Health service district opponents working to build new long-term plan to sustain EMS
The opponents said from the beginning that it wasn’t just naysaying.
Nov. 2, the primary drivers between the campaign against the proposed Health Services District, a measure that would have created a special taxing district funding and managing county-wide ambulance service but failed on the ballot, were triumphant. But the group, which called itself Citizens Opposed to 6A and 6B (referring to the titles of the measure on the ballot), insisted throughout the opposition campaign that it was looking for a better solution — not simply trying to kill the one they considered untenable.
Monday, that group says it’s fulfilling that promise.
The Moffat County commissioners will meet in a workshop Monday at 3:30 p.m. with Karen Burley, Darryl Steele, T. Wright Dickinson and Dan Bingham to explore possible avenues to create county-wide, county-funded and county-operated EMS services.
“We said all along that if we were able to defeat the health service district that, now that we know there are big issues with EMS, we would not just cut and run,” Burley said by phone Wednesday. “We want to look at how we sustain EMS in Moffat County.”
The impetus for the HSD in the first place was Memorial Regional Health’s declaration that long-term financial support of the EMS system the hospital operates is unsustainable in its current form. A taskforce was formed to determine another solution, and that led to the proposition of the special taxing district, which would have raised property taxes and created an elected board to operate county-wide ambulance service.
The proposal included taking over Craig-based EMS from the hospital, support and management of Maybell Ambulance, and the installation of an ambulance in Dinosaur, which currently relies on service out of Vernal, Utah, for emergency services. When it failed at the beginning of the month, the concern was that the hospital might decide to cut services to part-time or worse, and Dinosaur remained unserved by an ambulance or EMTs.
Burley said Wednesday that, even though her group had helped defeat a proposal that would have remedied those dangers, they weren’t about to ignore the real problems exposed in the process.
“We’ve done some research through the state of Colorado, other counties, to see how a county-funded and managed EMS system could work,” Burley said. “For a county this large geographically, but with this small a population, we don’t need to get too extravagant. But we want to meet the commissioners to talk about this subject and we want the meeting to open to the public so that anybody can hear our vision.”
Citizens Opposed had alleged a lack of transparency among their accusations of impropriety levied upon the ballot measure’s campaign. Wednesday, Burley said the group intended to prove that was a sincere concern.
“All our meetings will be open,” Burley said. “No closed meetings. We don’t believe in that. That was one of our biggest complaints about the health service district, and it’s not a myopic focus. We’re trying to build Moffat County community.”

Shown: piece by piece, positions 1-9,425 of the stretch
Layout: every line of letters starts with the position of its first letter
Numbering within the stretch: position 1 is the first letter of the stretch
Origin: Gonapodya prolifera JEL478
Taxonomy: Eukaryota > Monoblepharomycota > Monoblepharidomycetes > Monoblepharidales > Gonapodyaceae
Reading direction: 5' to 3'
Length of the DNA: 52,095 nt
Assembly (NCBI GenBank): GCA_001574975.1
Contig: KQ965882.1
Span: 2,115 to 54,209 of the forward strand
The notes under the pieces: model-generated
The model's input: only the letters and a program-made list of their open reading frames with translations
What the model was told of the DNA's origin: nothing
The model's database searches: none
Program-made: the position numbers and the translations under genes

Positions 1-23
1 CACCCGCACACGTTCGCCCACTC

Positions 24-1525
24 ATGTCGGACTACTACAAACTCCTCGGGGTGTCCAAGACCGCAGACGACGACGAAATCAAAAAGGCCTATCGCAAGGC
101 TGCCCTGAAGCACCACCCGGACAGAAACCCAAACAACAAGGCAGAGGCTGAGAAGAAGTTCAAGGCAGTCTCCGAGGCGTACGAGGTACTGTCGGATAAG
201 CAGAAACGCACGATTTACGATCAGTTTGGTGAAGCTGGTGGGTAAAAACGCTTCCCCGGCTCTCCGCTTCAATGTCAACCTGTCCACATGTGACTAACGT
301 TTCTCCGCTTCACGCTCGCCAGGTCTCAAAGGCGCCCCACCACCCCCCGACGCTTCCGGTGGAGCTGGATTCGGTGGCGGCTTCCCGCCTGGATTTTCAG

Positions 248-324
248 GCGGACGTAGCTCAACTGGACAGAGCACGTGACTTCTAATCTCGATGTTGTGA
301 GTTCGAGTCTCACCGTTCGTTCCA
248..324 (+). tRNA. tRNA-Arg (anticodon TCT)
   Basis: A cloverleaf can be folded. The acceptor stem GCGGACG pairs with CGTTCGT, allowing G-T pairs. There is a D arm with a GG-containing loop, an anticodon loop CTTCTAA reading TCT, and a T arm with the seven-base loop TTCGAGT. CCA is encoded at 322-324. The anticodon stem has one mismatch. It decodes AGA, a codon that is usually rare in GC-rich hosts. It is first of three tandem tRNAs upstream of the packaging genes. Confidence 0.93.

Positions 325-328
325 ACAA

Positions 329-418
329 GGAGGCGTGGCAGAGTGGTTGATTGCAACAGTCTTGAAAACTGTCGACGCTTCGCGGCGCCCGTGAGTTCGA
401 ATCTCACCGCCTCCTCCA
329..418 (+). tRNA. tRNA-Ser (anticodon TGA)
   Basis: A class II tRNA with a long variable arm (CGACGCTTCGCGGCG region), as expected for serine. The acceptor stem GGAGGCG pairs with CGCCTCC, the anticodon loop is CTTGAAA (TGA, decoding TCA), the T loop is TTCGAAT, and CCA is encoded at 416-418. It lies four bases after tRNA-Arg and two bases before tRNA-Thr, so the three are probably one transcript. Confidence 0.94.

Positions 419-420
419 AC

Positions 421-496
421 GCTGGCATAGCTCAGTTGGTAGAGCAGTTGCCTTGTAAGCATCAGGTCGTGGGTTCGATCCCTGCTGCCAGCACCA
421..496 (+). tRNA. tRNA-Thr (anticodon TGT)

Burley said the detailed plans or proposals were scant at this point — by design. She said the intention was to include the community in every step of the process.
But, she said, they envisioned that there was a model where the county itself, led by the commissioners, were in charge of all aspects of an all-county EMS program.
“Commissioners can appoint an advisory board, much like they do for the hospital, and it’s decisions by the commissioners being made for the county,” Burley said. “That’s their job. They have authority to run EMS. If they needed to do something in regard to taxes, not that we’re necessarily looking for that, but they can do it with a special mill levy that goes to the voters, because of (the Taxpayer Bill of Rights). We want it done through the county — it makes it simpler.”
Burley didn’t have numbers yet as far as cost or plans for means of funding, but said that her group wanted those conversations to begin in public.
“We’re right at the beginning,” she said. “We want input, we’ve not narrowed anything down. Let’s get all five regions of the county involved — Hamilton, Brown’s Park. What happens to Little Snake? All of that is important. The goal is to inform the public there’s another idea out there.”
The campaign was hard-fought and nasty at times, but Burley said that moving forward, the cause of both sides is essentially the same thing. Between Burley, Dickinson, Steele and Bingham, decades upon decades of experience in EMS and its administration are coming together to champion a new, as-yet-undetailed plan to sustain emergency services in the county.
“We are going to get started on what we said we would do,” Burley said. “This is fulfilling our commitment that we made when we talked about not wanting a health service district. We thought it would be irresponsible for us to campaign against something and then just walk away. EMS is important to all of us.”
The Craig Press confirmed that Craig EMS representatives and former members of the proposed board of the defeated district have been invited to the meeting, which will be held in the Board of County Commission chambers and on Zoom.
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